Okay, first the good news: My brain no longer permanently resides in hell. Sometimes my brain decides to wander there. But I am grateful that’s not a permanent state.
My new mental health medication has — for the most part — put my severe Depression in the rearview mirror; and my Anxiety levels are considerably down in frequency and intensity than they were just a little over a month ago. Also, the new medication has taken hold and greatly increased my energy levels — even when tempered by the still twice-a-day, use-only-as-needed (but my doc says that could still be twice-a-day) chill pill.
This means I can spend full days at work. I can take my pup for walks. And, I am back to exercising again (more on that in a future post).
However — and this is a big “HOWEVER” — I still have a demon. Its name is Anxiety.
Anxiety has probably always been a presence in my life. From the likely OCD teen to in-my-thirties years when I had yet-to-be-diagnosed with these illnesses that like to hang together — Anxiety and Depression — to the varying levels of intensity and frequency depending on how well my meds-of-the-time were working alongside whatever external stimuli made things easier or more difficult.
To now. Now, it’s looking like I have a different relationship with Anxiety. That is, It is always ready to pounce. A demon with a name, a capital letter “A” to signify It is a being unto itself.
I am not happy about this. In fact, I quite hate it. But Anxiety and I are in a relationship. Well, I should say, Anxiety has formed a relationship with me. It is my bully.
Again, Anxiety has been a frequent demon in my life. But the relationship now is different. During different times and with different meds, there were significant periods of time when it would leave me alone. I still hope this can be the case. And there is a small chance that will happen as time progresses, my new medication brings my brain to a even better / stronger place, and / or my doc and I decide to do a little augmentation with another med to ease Anxiety’s hold. But, the likely augmentation med often introduces side effects I am not willing to toy with … primarily weight gain.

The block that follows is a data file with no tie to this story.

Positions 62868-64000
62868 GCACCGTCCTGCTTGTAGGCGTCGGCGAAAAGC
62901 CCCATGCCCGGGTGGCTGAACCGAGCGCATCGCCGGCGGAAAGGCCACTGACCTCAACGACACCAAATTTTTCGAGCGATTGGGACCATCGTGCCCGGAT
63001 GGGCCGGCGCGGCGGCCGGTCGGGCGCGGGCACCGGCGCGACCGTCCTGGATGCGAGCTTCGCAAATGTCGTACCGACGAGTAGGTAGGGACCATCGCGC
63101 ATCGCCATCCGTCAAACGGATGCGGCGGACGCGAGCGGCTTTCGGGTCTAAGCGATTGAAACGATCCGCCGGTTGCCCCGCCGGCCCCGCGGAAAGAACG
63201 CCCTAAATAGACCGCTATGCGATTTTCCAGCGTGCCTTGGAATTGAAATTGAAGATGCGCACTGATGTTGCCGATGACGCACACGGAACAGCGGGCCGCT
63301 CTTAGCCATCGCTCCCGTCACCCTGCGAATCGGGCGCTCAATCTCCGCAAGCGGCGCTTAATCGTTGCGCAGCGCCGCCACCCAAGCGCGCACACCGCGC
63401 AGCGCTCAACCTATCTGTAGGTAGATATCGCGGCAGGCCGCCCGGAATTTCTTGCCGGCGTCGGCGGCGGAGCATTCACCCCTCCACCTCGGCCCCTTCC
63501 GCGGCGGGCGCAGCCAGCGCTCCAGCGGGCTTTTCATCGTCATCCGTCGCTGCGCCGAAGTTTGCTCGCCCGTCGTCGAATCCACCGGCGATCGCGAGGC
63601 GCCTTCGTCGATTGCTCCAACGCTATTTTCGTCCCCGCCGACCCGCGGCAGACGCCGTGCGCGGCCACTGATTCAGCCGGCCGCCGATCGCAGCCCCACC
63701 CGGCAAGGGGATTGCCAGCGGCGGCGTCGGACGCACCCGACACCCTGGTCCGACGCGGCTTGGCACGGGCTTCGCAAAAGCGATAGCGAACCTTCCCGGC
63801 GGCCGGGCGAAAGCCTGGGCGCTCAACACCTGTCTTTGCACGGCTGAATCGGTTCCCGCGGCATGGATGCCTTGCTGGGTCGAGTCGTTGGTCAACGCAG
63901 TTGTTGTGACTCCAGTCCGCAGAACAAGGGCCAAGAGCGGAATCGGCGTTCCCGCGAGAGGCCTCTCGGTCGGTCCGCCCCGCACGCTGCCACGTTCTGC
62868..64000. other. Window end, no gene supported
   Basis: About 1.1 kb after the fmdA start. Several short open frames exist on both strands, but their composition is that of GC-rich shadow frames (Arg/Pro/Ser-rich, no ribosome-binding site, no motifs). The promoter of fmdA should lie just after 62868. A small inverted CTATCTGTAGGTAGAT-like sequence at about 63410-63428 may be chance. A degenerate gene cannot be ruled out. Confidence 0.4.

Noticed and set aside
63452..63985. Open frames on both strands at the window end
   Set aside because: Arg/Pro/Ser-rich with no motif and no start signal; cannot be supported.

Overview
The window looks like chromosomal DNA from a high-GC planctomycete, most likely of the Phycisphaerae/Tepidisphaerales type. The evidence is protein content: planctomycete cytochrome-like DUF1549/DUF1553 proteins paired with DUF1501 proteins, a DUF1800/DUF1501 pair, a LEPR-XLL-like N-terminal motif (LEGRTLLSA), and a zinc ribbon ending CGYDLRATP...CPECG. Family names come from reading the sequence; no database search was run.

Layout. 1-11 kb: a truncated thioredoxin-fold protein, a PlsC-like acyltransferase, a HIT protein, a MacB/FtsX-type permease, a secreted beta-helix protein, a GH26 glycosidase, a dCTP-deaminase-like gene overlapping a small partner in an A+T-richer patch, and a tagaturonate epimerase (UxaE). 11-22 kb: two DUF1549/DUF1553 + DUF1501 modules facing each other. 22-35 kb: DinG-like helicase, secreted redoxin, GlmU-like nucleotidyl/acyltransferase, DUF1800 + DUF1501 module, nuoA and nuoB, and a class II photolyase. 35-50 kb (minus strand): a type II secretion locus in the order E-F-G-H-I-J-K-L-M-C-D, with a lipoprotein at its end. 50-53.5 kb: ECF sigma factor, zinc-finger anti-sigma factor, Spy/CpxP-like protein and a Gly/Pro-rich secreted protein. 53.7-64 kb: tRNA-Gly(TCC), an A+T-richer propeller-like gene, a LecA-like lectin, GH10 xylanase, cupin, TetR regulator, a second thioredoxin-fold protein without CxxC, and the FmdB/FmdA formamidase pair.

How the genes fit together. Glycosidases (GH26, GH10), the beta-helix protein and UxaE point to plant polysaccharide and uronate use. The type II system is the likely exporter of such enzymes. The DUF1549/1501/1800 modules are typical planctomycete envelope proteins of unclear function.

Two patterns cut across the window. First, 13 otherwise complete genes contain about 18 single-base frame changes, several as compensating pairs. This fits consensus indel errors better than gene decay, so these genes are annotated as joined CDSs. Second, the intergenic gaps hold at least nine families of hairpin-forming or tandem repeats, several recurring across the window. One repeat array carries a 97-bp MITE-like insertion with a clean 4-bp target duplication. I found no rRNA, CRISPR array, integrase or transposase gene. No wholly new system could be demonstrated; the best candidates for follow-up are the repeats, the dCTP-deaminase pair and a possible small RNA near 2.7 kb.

And so, I’ve got to learn about my bully, my demon. And deal with it.
I’ve noted before, I think Anxiety and Depression can be mental, physical, intellectual, and spiritual illnesses, depending on the brain they attack.
For me, Anxiety easily becomes an intense physical and mental illness that bleeds into the intellectual and spiritual realms when on turbo charge.
If external stimuli rear Anxiety’s head, the mental or emotional sensations may team immediately with the physical ones. I panic, I lash-out at the same time as my body does something weird. Like a tightness begins in my sternum and then spreads throughout my chest making breathing difficult. Or, it feels like my throat is being clenched by a clamp making breathing and talking very difficult. Or, in the worst cases my brain turns into an impenetrable brick or mass of mush covered over by a lead blanket. In either of those brain sensations, my day is ruined, and it’s best for me to just got to bed.